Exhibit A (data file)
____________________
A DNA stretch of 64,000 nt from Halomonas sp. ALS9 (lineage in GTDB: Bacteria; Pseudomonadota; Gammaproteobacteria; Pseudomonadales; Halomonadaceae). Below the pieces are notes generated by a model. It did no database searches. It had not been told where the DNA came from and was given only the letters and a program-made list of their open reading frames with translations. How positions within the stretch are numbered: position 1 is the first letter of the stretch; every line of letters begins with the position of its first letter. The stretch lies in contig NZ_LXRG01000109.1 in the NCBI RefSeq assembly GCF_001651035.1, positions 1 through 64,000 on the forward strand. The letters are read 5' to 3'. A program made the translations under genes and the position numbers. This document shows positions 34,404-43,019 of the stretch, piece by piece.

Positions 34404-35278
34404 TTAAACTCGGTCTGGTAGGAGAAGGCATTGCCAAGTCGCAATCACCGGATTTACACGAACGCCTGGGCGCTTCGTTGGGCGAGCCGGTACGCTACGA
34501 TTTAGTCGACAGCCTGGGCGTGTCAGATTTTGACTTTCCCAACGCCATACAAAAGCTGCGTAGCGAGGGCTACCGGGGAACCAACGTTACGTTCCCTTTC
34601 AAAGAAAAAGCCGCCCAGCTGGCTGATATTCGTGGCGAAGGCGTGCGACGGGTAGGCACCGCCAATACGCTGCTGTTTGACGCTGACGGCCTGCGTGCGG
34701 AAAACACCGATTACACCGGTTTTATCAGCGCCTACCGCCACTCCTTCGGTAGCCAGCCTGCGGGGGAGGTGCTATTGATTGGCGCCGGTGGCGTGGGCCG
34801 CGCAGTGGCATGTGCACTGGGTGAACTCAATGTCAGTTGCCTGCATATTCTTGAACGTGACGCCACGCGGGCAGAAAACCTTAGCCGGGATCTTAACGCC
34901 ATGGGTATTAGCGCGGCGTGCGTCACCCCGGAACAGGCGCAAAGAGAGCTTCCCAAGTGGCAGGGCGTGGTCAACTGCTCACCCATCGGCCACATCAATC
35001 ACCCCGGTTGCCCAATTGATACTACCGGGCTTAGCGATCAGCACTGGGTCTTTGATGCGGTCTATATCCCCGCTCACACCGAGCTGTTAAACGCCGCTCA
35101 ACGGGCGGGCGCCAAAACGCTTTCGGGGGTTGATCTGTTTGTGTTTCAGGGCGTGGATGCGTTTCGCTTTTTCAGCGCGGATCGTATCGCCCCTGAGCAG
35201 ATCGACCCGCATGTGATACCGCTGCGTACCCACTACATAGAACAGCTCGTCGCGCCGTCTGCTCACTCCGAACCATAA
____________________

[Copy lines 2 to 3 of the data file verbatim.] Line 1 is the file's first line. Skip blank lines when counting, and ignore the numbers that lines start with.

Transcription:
Positions 34404-35278
34404 TTAAACTCGGTCTGGTAGGAGAAGGCATTGCCAAGTCGCAATCACCGGATTTACACGAACGCCTGGGCGCTTCGTTGGGCGAGCCGGTACGCTACGA